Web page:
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He said the adop­tion of bond notes came in the con­text of in­cen­tivis­ing pro­duc­tion, a long term strat­egy for eco­nomic growth frame-worked along an ex­port in­cen­tive scheme of up to five per­cent to pro­mote ex­port of goods and ser­vices.

“At the rate at which the coun­try is ex­port­ing and based on sta­tis­tics ...we an­tic­i­pate that bond notes equiv­a­lent to around $75 mil­lion will be in the mar­ket by the end of De­cem­ber 2016.

“The bond notes which will start to cir­cu­late by end of Oc­to­ber 2016 will be at par with the US$ (that is; one to one) and will be used and treated in the same man­ner as bond coins,” said Dr Man­gudya.

“In sim­ple terms ex­porters will re­ceive the in­cen­tive pro­ceeds in US$ and the in­cen­tive will be cred­ited to their US$ ac­counts in US$ cur­rency. An ex­porter will then trans­act through RTGS, makes for­eign pay­ments for im­ports of goods and ser­vices and trans­act freely within the multi-cur­rency ex­change sys­tem. It is also im­por­tant to note that bond notes shall not be forced on peo­ple who do not like them.”

The cen­tral bank chief said the mul­ti­c­ur­rency for­eign ex­change sys­tem “is here to stay” as he al­layed fears over the re­turn of the Zim­bab­wean dol­lar. He added that the sus­tain­abil­ity of the multi-cur­rency sys­tem was de­pen­dent on the econ­omy’s ca­pac­ity and abil­ity to gen­er­ate for­eign ex­change to meet its do­mes­tic and for­eign re­quire­ments, de­vel­op­ment and pro­mo­tion of for­eign ex­change rev­enue streams such as ex­ports of goods and ser­vices and di­as­pora re­mit­tances.

Dr Man­gudya ex­pressed con­cern over the coun­try’s trade deficit — es­ti­mated to be around $2.5 bil­lion per an­num — which he said re­quires a sub­stan­tial pol­icy shift to pro­mote ex­ports in view of lack of com­pet­i­tive­ness of Zim­bab­wean ex­ports.

He said this re­al­ity gave the Gov­ern­ment im­pe­tus, through the apex bank, to in­tro­duce the per­for­mance re­lated ex­port bonus scheme of up to five per­cent to ex­porters.

“The fund­ing mech­a­nism of the ex­port in­cen­tive scheme will be through bond notes in or­der to pre­serve the off­shore $200 mil­lion counter-cycli­cal fa­cil­ity that has been ar­ranged to sup­port the ex­port bonus scheme from ex­ter­nal­i­sa­tion and/or cap­i­tal flight, which has con­tin­ued to neg­a­tively af­fect the econ­omy since dol­lar­i­sa­tion in 2009. The bond notes will be zero-coupon, tax-ex­empt debt in­stru­ments,” he ex­plained.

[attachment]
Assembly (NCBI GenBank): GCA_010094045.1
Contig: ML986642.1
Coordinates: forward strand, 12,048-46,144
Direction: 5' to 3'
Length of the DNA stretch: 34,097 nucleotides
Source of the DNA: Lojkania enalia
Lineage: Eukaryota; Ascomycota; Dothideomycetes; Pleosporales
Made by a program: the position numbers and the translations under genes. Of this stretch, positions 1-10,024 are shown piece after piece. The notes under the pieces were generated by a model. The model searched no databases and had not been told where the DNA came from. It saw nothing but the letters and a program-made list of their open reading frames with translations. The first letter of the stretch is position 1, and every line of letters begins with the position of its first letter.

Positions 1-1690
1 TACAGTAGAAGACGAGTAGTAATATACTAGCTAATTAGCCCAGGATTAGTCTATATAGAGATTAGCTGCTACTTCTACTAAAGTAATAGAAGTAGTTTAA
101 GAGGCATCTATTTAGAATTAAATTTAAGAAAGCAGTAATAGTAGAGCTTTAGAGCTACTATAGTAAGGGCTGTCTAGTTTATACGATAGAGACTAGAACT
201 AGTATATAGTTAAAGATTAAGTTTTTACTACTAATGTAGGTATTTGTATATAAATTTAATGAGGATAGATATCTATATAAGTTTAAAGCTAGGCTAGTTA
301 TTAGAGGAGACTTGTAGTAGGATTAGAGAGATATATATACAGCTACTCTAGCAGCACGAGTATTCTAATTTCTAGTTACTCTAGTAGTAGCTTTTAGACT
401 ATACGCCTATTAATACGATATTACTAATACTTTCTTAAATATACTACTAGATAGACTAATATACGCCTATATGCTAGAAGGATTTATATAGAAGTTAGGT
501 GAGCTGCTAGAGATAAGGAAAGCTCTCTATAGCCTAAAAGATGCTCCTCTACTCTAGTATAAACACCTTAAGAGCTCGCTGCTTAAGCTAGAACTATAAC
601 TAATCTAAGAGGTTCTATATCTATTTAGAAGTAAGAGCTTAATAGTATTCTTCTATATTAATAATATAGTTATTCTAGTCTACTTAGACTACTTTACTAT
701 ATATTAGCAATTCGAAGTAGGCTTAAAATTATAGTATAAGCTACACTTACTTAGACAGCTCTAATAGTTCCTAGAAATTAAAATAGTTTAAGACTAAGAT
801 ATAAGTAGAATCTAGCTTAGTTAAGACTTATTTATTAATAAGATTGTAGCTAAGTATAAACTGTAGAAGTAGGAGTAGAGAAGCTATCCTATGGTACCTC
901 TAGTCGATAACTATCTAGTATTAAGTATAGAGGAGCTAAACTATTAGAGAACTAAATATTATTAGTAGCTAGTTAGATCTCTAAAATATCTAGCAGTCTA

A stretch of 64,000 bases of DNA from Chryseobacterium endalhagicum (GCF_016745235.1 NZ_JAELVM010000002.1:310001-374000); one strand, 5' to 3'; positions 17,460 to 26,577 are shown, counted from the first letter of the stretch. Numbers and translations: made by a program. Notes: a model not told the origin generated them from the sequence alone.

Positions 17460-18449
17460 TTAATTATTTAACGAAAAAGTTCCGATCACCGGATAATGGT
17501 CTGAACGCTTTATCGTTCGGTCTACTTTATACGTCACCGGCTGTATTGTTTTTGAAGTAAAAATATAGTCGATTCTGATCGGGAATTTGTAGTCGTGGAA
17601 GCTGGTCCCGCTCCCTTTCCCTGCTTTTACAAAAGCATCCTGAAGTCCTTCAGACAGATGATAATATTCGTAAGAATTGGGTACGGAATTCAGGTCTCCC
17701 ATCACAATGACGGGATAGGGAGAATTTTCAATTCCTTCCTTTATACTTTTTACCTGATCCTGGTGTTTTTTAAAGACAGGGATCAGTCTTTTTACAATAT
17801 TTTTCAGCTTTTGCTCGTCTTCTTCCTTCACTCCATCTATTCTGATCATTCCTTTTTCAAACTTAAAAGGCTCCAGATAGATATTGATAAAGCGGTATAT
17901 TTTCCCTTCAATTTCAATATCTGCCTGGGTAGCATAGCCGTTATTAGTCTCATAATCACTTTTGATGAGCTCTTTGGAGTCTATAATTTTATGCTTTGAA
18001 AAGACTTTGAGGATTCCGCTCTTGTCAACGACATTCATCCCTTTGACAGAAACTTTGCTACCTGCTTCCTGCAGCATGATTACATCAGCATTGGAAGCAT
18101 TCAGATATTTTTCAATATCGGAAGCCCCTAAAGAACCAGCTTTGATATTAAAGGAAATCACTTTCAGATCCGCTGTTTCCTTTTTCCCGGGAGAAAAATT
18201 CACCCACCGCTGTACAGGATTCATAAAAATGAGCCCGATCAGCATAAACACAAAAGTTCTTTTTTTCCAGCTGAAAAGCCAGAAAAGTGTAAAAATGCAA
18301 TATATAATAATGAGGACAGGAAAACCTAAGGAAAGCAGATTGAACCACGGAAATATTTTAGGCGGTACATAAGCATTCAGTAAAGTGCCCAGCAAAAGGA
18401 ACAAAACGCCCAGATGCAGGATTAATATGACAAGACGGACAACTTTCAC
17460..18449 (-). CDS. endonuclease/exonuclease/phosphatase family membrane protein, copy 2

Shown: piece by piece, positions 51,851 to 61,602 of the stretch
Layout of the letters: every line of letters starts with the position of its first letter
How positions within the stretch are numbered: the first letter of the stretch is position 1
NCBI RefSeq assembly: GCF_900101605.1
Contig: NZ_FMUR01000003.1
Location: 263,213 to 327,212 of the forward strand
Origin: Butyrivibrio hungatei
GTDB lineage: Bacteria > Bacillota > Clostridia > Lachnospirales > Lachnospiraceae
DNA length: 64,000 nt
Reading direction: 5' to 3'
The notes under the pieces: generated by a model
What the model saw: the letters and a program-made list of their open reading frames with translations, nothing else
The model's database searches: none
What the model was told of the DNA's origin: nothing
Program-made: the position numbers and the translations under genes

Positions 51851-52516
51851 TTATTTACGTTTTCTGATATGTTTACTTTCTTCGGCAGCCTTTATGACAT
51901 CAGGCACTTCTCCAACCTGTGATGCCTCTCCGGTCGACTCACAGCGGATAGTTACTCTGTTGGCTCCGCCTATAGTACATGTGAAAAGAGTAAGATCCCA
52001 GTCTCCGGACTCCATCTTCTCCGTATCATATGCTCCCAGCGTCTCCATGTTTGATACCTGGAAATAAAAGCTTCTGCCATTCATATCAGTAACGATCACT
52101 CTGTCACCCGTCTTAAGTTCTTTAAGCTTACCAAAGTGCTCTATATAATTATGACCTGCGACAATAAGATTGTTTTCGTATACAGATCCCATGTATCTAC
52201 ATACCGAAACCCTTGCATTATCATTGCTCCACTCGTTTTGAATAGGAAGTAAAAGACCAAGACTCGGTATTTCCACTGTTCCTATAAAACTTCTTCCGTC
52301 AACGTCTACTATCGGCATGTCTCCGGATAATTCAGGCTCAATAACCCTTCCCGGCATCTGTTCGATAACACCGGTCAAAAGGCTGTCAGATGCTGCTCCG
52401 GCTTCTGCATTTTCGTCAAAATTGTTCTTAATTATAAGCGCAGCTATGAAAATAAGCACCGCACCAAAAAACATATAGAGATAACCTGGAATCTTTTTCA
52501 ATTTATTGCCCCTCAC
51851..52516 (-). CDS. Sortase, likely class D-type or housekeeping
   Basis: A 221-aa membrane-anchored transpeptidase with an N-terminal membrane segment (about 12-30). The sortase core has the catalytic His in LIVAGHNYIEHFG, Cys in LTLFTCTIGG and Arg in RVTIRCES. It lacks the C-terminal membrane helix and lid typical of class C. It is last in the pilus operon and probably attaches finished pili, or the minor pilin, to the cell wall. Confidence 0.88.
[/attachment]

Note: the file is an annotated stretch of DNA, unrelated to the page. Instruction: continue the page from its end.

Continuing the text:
The Gover­nor said the is­suance of bond notes has a self-con­trol mech­a­nism in that when there are no ex­ports there will be no bond notes. He said the bond notes will be grad­u­ally re­leased into the econ­omy “in sym­pa­thy with ex­port re­ceipts through nor­mal bank­ing chan­nels up to a max­i­mum ceil­ing of the fa­cil­ity of $200 mil­lion.”

The ceil­ing would be at­tained when to­tal ex­ports are around US$6 bil­lion, he said.

He ac­knowl­edged pub­lic con­cerns and anx­i­ety over bond notes, which he said was em­a­nat­ing from the gen­eral lack of trust and con­fi­dence within the econ­omy.

“The bank is ad­dress­ing the con­cerns by plan­ning to in­tro­duce smaller de­nom­i­na­tions of bond notes of $2 and $5. In ad­di­tion the bank has pro­posed for the set­ting up of an in­de­pen­dent board to have an over­sight role on the is­suance of bond notes in the econ­omy,” said Dr Man­gudya.

He in­sisted that the com­ing in of bond notes does not mark the re­turn of the Zim­babwe dol­lar through the back door and that macro-eco­nomic fun­da­men­tals or con­di­tions for the re­turn of the lo­cal cur­rency are not yet right to do so.

Dr Man­gudya said the eco­nomic sit­u­a­tion in Zim­babwe re­quires the na­tion to do things dif­fer­ently and “walk the talk” to trans­form the econ­omy by chang­ing the nar­ra­tive from con­sump­tion to pro­duc­tion.

He said the econ­omy was hun­gry for pro­duc­tion and pro­duc­tiv­ity adding that the more than 90 per­cent pub­lic sec­tor wage and salary bill was not sus­tain­able as it un­der­mined the econ­omy’s ca­pac­ity to en­hance em­ploy­ment and to be com­pet­i­tive.